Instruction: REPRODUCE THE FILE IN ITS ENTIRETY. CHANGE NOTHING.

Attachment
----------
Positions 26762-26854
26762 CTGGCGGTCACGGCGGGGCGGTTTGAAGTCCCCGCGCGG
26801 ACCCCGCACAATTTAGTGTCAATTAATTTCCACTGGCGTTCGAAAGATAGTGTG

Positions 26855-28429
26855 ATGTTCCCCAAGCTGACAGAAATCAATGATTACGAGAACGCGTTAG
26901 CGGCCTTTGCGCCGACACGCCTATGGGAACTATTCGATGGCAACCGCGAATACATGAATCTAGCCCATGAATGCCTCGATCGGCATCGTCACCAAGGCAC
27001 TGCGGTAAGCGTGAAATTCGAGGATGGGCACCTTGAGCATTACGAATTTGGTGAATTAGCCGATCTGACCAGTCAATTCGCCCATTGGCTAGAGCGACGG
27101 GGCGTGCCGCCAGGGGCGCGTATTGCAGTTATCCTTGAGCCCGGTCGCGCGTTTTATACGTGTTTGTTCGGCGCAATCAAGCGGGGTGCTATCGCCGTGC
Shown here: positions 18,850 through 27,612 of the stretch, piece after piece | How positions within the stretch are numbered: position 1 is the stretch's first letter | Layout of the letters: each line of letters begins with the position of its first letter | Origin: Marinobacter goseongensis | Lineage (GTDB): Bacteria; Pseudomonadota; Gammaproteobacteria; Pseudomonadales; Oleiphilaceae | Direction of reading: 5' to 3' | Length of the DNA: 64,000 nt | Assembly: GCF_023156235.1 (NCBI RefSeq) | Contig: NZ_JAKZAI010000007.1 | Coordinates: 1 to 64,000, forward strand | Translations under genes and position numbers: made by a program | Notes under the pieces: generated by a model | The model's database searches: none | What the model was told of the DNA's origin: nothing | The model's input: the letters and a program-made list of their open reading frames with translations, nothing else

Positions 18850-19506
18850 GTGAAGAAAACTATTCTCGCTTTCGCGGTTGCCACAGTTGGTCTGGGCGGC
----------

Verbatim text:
Positions 26762-26854
26762 CTGGCGGTCACGGCGGGGCGGTTTGAAGTCCCCGCGCGG
26801 ACCCCGCACAATTTAGTGTCAATTAATTTCCACTGGCGTTCGAAAGATAGTGTG

Positions 26855-28429
26855 ATGTTCCCCAAGCTGACAGAAATCAATGATTACGAGAACGCGTTAG
26901 CGGCCTTTGCGCCGACACGCCTATGGGAACTATTCGATGGCAACCGCGAATACATGAATCTAGCCCATGAATGCCTCGATCGGCATCGTCACCAAGGCAC
27001 TGCGGTAAGCGTGAAATTCGAGGATGGGCACCTTGAGCATTACGAATTTGGTGAATTAGCCGATCTGACCAGTCAATTCGCCCATTGGCTAGAGCGACGG
27101 GGCGTGCCGCCAGGGGCGCGTATTGCAGTTATCCTTGAGCCCGGTCGCGCGTTTTATACGTGTTTGTTCGGCGCAATCAAGCGGGGTGCTATCGCCGTGC
Shown here: positions 18,850 through 27,612 of the stretch, piece after piece | How positions within the stretch are numbered: position 1 is the stretch's first letter | Layout of the letters: each line of letters begins with the position of its first letter | Origin: Marinobacter goseongensis | Lineage (GTDB): Bacteria; Pseudomonadota; Gammaproteobacteria; Pseudomonadales; Oleiphilaceae | Direction of reading: 5' to 3' | Length of the DNA: 64,000 nt | Assembly: GCF_023156235.1 (NCBI RefSeq) | Contig: NZ_JAKZAI010000007.1 | Coordinates: 1 to 64,000, forward strand | Translations under genes and position numbers: made by a program | Notes under the pieces: generated by a model | The model's database searches: none | What the model was told of the DNA's origin: nothing | The model's input: the letters and a program-made list of their open reading frames with translations, nothing else

Positions 18850-19506
18850 GTGAAGAAAACTATTCTCGCTTTCGCGGTTGCCACAGTTGGTCTGGGCGGC